Four Miles from Church

Author: Daryl Wingerd

How important is faithful church attendance for the Christian? One man who understood its importance was the father of 19th century missionary John Paton. Living four miles from their church in Dumfries, Scotland, Paton writes,

. . . during all these forty years my father was only thrice prevented from attending the worship of God—once by snow so deep that he was baffled and had to return; once by ice on the road, so dangerous that he was forced to crawl back up the Roucan Brae on his hands and knees, after having descended it so far with many falls; and once by the terrible outbreak of cholera at Dumfries.1

What would inspire a man like Mr. Paton to attend church so faithfully? More importantly, in a day when so many cultural factors conspire to keep Christians out of church, what would inspire us to be more faithful?

Perhaps the most familiar Bible verse related to church attendance is Hebrews 10:23-25:

Let us hold fast the confession of our hope without wavering, for He who promised is faithful; and let us consider how to stimulate one another to love and good works, not forsaking our own assembling together, as is the habit of some, but encouraging one another; and all the more as you see the day drawing near.

Contrary to the way this text is often applied, we do not obey by simply placing our posterior in a pew on Sunday mornings for an hour or so, as though it were a legal requirement, and then by going about our week as if no further obligation existed. We obey by maintaining consistent and meaningful fellowship with our local church family—on Sundays in particular, but also on as many other occasions as possible. You see, Hebrews 10:25 is not about record-keeping or perfect attendance pins. It is about the fellowship that is essential to our survival as Christians.

Hebrews 10:23-25 is found near the conclusion of a lengthy exhortation for Christians to persevere in the faith. This is what “hold fast the confession of our hope without wavering” means in verse 23. The Hebrew Christians were being sorely tried by social pressure and persecution. They were being strongly tempted to give it all up—to walk away from Christ and be ordinary Jews once again. Verses 26-31 follow with a frightening warning about falling away.

Every Christian needs to realize that there is an alternative to persevering as a Christian. That alternative is falling away from the faith, sometimes called “apostasy.” God preserves true believers to the end, but He also sternly and repeatedly warns professing believers to guard themselves against falling away. This is because falling away from Christ is fatal. God’s elect will be preserved, but those “believers” who eventually abandon their Christian profession, whether for a false religion, a worldly philosophy, or simply due to laziness, apathy, or selfish desires, were never truly among that number, despite former appearances to the contrary. As John said of some apostates in his first letter, “They went out from us, but they were not really of us; for if they had been of us, they would have remained with us” (1 John 2:19).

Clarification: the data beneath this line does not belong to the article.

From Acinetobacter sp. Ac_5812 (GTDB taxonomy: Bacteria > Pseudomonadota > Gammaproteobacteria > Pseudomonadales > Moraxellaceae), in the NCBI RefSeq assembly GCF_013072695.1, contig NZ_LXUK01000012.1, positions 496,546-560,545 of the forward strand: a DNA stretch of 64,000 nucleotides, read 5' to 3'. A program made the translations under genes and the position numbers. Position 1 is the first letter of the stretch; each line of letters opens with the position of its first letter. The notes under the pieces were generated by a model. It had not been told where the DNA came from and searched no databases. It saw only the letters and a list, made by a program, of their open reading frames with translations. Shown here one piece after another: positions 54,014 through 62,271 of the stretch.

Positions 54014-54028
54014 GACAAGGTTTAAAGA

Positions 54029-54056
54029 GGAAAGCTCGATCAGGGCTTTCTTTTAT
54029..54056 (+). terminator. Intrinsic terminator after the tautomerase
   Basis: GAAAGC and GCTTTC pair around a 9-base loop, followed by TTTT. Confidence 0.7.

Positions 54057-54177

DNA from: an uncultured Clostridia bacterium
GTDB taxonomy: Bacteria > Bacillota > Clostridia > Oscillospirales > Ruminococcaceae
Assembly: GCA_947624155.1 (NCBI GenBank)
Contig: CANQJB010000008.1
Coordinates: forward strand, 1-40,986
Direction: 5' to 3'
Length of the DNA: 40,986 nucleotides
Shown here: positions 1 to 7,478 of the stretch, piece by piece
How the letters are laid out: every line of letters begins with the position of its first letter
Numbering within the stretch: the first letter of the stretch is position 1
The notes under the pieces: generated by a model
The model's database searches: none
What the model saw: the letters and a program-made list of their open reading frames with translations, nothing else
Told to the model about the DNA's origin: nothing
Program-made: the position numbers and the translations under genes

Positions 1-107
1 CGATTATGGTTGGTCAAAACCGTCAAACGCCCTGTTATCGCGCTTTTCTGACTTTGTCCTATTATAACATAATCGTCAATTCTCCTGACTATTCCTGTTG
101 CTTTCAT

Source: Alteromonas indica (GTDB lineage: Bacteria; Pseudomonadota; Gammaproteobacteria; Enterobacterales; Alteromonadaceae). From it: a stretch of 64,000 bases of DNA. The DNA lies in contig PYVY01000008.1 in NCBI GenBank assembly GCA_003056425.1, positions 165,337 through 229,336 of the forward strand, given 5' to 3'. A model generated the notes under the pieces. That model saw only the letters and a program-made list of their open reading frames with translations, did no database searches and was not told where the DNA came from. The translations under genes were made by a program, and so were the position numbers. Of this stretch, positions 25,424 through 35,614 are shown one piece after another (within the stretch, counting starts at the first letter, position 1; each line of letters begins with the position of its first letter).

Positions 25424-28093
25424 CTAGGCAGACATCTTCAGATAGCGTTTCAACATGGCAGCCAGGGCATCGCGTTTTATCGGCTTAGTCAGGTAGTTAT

What is really at stake in Hebrews 10 is eternity—perseverance in the faith. After the exhortation to persevere given in verse 23, the writer assigns the means of perseverance in verses 24-25. This is how to survive! And here we learn the purpose and importance of gathering faithfully with the local church.

The author tells them to “stimulate one another” to love and good deeds. Why? So that they can feel warm inside and make an impact on society? Not primarily. Love for other believers and the consistent practice of righteousness are the attitudes and actions that prove and strengthen a true Christian’s faith (see 1 John 3:9-20). And the fact is, the right kind of stimulation doesn’t occur in isolation. It doesn’t come through worldly associations or pursuits. It only occurs in the context of regular fellowship with other committed Christians.

Some may take what I said earlier about Hebrews 10:25 not being a “legal requirement” as license to be haphazard in church attendance. But if what I said causes anyone to assign less importance to the regular meetings of his local church rather than more, he has missed the point completely. This passage is about God’s preservation of His people, which is accomplished through their perseverance in the faith, which requires consistent fellowship. Where this is understood, only the most unavoidable hindrances will keep a Christian away.

The professing Christian who says, “Just give me Jesus. I can do without the local church,” does not understand. The New Testament knows nothing about any type of true fellowship with Jesus that is not lived out in fellowship with the other members of His Body, which is the church (cf. Eph. 1:22-23). When Paul was persecuting the early church, he was persecuting Jesus (Acts 9:4). Likewise, those who despise the local church despise the visible representation of Christ.

Take care, brethren, that there not be in any one of you an evil, unbelieving heart that falls away from the living God. But encourage one another day after day, as long as it is called “Today,” so that none of you will be hardened by the deceitfulness of sin. For we have become partakers of Christ, if we hold fast the beginning of our assurance firm until the end. Hebrews 3:14

1 John Paton, Missionary Patriarch (San Antonio, The Vision Forum, Inc., 2002), 15.

Copyright © 2007 Daryl Wingerd.
Permission granted for reproduction in exact form. All other uses require written permission.
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